I. Introduction

Gas to Liquids (GTL) is one of clean alternative fuels which loosely defined terms that is generally used to describe the chemical conversion of natural gas to some type of liquid products. As such, it excludes the production of liquefied natural gas (LNG), but includes the conversion of gas to methanol, liquid fuels, and petrochemicals, being the most common applications. In other words, Gas to liquids (GTL) technology is used to convert a carbon containing feedstock such as natural gas, to synthetic diesel fuels and further developed by oil companies. Fewer studies investigated the use of GTL diesel with the existing diesel engines to study the effect of using this new alternative fuel on the efficiency and emissions in these engines. Hence, the objectives of this study are to investigate the behavior of the GTL – diesel fuel blends in context of different combustion characteristics, engine performance and emissions. It is expected that the outcomes of this study will shed further light on GTL diesel fuel as a clean alternative fuel.

II. Experimental Methods

The experiments were carried out on a T85D single cylinder, four stoke, water cooled, direct injection, compression ignition engine attached to DIDACTA ITALIA engine test bed. An electric dynamometer with motor and a load cell was coupled to engine. Engine specifications are shown in Table 1. Two fuel tanks were assembled in the test bed; one tank was used for convention diesel fuel and the other was used for GTL Diesel. The properties of the used fuel are mentioned in Table 2. It can be observed that the GTL fuel has a lower density and viscosity and high cetane number in comparison with conventional diesel fuel as demonstrated in Table. 2. All these properties are in favor of improving fuel evaporation and mixing with air, which lead to better combustion characteristics.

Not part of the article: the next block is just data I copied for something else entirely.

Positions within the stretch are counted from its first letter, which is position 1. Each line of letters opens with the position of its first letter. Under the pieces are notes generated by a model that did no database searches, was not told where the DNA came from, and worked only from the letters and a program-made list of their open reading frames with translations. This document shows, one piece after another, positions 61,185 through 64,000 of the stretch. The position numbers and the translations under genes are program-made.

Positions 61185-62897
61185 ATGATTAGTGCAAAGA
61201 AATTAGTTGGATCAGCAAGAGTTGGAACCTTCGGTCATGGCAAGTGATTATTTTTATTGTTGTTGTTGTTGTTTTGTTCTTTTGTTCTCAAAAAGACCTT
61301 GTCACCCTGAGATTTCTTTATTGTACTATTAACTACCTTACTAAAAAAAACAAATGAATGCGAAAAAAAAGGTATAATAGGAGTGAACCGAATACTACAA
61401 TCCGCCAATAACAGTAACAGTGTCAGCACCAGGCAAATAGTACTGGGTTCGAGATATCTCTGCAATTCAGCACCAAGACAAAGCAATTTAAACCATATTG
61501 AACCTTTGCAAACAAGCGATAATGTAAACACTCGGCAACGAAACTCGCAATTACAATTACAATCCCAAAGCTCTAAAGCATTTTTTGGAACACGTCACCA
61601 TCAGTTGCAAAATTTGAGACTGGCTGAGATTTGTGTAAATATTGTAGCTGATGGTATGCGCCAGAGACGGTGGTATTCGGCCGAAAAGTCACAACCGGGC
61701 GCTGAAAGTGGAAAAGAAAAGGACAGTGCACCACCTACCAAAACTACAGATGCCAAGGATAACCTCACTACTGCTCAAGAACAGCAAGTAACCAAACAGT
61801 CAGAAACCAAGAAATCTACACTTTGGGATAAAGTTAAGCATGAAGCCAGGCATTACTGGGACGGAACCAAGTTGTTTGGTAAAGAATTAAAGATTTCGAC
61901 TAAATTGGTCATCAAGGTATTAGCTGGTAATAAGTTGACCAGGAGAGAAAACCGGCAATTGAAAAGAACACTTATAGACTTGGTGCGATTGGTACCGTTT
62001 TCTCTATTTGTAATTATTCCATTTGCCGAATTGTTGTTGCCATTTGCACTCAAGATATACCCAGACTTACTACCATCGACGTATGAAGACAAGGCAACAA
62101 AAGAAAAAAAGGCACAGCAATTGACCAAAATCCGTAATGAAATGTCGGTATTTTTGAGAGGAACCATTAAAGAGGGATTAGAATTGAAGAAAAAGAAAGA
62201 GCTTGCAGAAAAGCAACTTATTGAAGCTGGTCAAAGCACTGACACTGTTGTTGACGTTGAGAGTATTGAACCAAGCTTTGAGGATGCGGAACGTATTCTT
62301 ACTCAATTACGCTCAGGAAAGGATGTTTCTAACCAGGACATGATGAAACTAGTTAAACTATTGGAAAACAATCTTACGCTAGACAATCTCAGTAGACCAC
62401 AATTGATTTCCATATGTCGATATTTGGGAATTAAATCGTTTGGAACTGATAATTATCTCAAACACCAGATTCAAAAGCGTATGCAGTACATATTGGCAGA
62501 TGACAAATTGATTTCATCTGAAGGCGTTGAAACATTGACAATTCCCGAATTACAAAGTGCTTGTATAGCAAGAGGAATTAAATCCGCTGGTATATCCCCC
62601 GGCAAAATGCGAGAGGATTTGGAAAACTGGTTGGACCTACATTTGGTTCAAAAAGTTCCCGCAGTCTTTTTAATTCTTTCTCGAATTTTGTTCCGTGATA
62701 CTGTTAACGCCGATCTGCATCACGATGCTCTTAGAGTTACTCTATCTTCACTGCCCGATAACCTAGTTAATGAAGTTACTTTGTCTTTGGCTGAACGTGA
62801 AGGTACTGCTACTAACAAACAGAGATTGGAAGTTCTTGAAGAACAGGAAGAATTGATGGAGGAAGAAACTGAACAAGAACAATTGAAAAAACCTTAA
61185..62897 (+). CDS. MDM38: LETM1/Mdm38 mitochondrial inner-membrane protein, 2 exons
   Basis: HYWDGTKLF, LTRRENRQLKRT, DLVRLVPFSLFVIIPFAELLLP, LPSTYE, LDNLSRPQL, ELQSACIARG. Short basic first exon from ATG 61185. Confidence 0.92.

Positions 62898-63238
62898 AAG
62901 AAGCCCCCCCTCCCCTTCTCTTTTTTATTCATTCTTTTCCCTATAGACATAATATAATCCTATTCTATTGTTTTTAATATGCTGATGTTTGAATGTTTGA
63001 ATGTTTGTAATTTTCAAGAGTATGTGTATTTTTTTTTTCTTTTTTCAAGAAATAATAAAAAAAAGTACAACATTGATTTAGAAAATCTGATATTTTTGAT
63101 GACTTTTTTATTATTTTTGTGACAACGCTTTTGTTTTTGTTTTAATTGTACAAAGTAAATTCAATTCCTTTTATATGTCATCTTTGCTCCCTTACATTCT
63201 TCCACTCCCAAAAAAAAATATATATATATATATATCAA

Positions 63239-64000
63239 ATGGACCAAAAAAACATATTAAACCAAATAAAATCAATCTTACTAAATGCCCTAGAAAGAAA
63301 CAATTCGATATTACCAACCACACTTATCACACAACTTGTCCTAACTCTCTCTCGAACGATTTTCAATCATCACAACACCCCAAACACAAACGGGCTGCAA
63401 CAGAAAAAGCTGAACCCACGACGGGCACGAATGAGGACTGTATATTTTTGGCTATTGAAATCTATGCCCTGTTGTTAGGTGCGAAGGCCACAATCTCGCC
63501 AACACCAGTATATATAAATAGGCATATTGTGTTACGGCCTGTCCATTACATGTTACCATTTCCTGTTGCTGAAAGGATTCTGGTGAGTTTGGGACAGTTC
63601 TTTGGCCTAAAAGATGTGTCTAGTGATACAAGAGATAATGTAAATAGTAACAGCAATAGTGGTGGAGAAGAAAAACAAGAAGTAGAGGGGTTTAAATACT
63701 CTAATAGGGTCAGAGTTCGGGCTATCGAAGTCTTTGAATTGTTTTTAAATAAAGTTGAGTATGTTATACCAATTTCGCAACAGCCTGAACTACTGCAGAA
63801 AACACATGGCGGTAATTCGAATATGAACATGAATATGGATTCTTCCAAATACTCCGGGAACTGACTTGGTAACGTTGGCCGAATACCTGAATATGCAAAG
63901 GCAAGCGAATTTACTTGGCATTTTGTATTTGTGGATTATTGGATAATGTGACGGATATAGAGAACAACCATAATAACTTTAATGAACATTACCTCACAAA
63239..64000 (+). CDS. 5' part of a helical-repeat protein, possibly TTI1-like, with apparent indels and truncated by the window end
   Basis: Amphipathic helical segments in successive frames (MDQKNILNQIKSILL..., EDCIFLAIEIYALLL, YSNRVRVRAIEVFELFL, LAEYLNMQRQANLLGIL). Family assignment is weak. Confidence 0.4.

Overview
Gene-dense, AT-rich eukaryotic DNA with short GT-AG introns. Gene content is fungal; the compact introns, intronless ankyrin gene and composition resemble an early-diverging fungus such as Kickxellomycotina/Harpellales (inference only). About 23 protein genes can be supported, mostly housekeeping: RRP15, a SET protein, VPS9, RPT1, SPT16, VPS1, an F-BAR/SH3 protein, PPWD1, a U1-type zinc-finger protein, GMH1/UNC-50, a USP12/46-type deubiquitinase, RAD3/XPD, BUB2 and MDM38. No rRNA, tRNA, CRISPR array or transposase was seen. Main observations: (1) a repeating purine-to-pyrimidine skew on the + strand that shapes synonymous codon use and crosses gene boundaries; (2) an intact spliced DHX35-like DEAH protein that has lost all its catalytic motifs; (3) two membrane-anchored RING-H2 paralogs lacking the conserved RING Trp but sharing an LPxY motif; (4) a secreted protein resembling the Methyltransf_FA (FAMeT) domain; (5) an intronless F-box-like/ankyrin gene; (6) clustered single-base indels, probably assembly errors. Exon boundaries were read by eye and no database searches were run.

The engine test bed and the measuring devices are shown schematically in Fig. 1. The in-cylinder pressure was measured by using a water cooled piezoelectric pressure transducer AVL QH 33D which was mounted flush at cylinder head and connected via AVL charge amplifier. The output signal was displayed on Instek GDS-3152 Digital Storage Oscilloscope with 150 MHz sampling rate. Then, the data was transferred to a laptop which saved for further analysis. The crank shaft position was measured using a digital shaft encoder.

The engine speed was measured by using a speed tachometer that used the pulse counting principle to detect the crank shaft speed, while the fuel flow rate was measured by using a calibrated burette and a stop watch. The engine torque was measured by using a load cell. Engine NOx emission was measured by a long life electrochemical sensor at NOVA-7465PK portable engine exhaust emission analyzer. This electrochemical sensor has anodes, cathodes and suitable electrolyte sealed inside it which, when exposed to gasses, produces a small output current. This output is directly proportionally to the amount of NO gas in the sample. A Pre-Amplifier board directly mounted on the top of the sensor boosts the small signal and converts it to an output of 1 mV per PPM. This output is then sent the main microprocessor board, corrected for the calibration then displayed on the LCD display meter. The resolution of the NOx sensor is ±  1 PPM. The test rig is also equipped with a type-K thermocouples to measure air inlet manifold, engine cooling temperatures and exhaust temperatures which were mounted at relevant points. Normal engine test bed safety features are also included. Atmospheric conditions (temperature and pressure) were monitored during the tests.

III. Results and Discussion